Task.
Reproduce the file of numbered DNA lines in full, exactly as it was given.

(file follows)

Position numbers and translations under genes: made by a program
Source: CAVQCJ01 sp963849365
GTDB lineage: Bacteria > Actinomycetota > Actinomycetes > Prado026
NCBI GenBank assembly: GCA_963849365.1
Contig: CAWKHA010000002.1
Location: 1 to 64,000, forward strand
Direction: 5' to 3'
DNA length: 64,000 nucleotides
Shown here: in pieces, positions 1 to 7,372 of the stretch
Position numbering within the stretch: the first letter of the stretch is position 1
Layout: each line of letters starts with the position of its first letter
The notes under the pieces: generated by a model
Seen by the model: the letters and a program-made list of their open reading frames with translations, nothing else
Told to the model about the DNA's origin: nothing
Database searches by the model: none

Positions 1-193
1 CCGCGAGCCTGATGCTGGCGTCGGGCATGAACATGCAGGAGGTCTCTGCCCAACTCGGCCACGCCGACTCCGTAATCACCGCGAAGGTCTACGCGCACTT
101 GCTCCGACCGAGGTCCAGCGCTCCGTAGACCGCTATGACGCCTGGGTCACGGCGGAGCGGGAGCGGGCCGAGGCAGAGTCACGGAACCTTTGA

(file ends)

Position numbers and translations under genes: made by a program
Source: CAVQCJ01 sp963849365
GTDB lineage: Bacteria > Actinomycetota > Actinomycetes > Prado026
NCBI GenBank assembly: GCA_963849365.1
Contig: CAWKHA010000002.1
Location: 1 to 64,000, forward strand
Direction: 5' to 3'
DNA length: 64,000 nucleotides
Shown here: in pieces, positions 1 to 7,372 of the stretch
Position numbering within the stretch: the first letter of the stretch is position 1
Layout: each line of letters starts with the position of its first letter
The notes under the pieces: generated by a model
Seen by the model: the letters and a program-made list of their open reading frames with translations, nothing else
Told to the model about the DNA's origin: nothing
Database searches by the model: none

Positions 1-193
1 CCGCGAGCCTGATGCTGGCGTCGGGCATGAACATGCAGGAGGTCTCTGCCCAACTCGGCCACGCCGACTCCGTAATCACCGCGAAGGTCTACGCGCACTT
101 GCTCCGACCGAGGTCCAGCGCTCCGTAGACCGCTATGACGCCTGGGTCACGGCGGAGCGGGAGCGGGCCGAGGCAGAGTCACGGAACCTTTGA